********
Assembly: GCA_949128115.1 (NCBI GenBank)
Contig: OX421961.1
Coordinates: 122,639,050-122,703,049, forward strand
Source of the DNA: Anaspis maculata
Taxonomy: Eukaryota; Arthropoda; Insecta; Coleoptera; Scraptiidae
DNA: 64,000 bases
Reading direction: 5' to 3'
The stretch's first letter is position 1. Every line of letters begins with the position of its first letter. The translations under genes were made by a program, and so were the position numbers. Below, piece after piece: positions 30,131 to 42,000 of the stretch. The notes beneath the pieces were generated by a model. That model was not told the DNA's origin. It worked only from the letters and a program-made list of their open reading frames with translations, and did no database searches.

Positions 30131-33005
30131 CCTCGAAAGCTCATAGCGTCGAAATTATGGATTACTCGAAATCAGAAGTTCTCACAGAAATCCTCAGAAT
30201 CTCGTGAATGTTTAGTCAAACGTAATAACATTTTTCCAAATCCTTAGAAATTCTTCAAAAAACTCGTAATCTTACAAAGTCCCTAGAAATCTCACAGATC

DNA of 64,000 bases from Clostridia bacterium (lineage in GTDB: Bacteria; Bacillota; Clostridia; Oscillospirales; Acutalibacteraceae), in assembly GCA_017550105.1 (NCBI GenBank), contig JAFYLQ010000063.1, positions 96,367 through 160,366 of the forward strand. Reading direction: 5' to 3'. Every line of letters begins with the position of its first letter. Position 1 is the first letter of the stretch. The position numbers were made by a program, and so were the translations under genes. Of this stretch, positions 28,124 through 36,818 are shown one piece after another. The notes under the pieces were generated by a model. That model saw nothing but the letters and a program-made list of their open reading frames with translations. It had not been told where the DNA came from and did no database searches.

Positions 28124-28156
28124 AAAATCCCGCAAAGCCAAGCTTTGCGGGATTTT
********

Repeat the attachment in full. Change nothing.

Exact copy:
Assembly: GCA_949128115.1 (NCBI GenBank)
Contig: OX421961.1
Coordinates: 122,639,050-122,703,049, forward strand
Source of the DNA: Anaspis maculata
Taxonomy: Eukaryota; Arthropoda; Insecta; Coleoptera; Scraptiidae
DNA: 64,000 bases
Reading direction: 5' to 3'
The stretch's first letter is position 1. Every line of letters begins with the position of its first letter. The translations under genes were made by a program, and so were the position numbers. Below, piece after piece: positions 30,131 to 42,000 of the stretch. The notes beneath the pieces were generated by a model. That model was not told the DNA's origin. It worked only from the letters and a program-made list of their open reading frames with translations, and did no database searches.

Positions 30131-33005
30131 CCTCGAAAGCTCATAGCGTCGAAATTATGGATTACTCGAAATCAGAAGTTCTCACAGAAATCCTCAGAAT
30201 CTCGTGAATGTTTAGTCAAACGTAATAACATTTTTCCAAATCCTTAGAAATTCTTCAAAAAACTCGTAATCTTACAAAGTCCCTAGAAATCTCACAGATC

DNA of 64,000 bases from Clostridia bacterium (lineage in GTDB: Bacteria; Bacillota; Clostridia; Oscillospirales; Acutalibacteraceae), in assembly GCA_017550105.1 (NCBI GenBank), contig JAFYLQ010000063.1, positions 96,367 through 160,366 of the forward strand. Reading direction: 5' to 3'. Every line of letters begins with the position of its first letter. Position 1 is the first letter of the stretch. The position numbers were made by a program, and so were the translations under genes. Of this stretch, positions 28,124 through 36,818 are shown one piece after another. The notes under the pieces were generated by a model. That model saw nothing but the letters and a program-made list of their open reading frames with translations. It had not been told where the DNA came from and did no database searches.

Positions 28124-28156
28124 AAAATCCCGCAAAGCCAAGCTTTGCGGGATTTT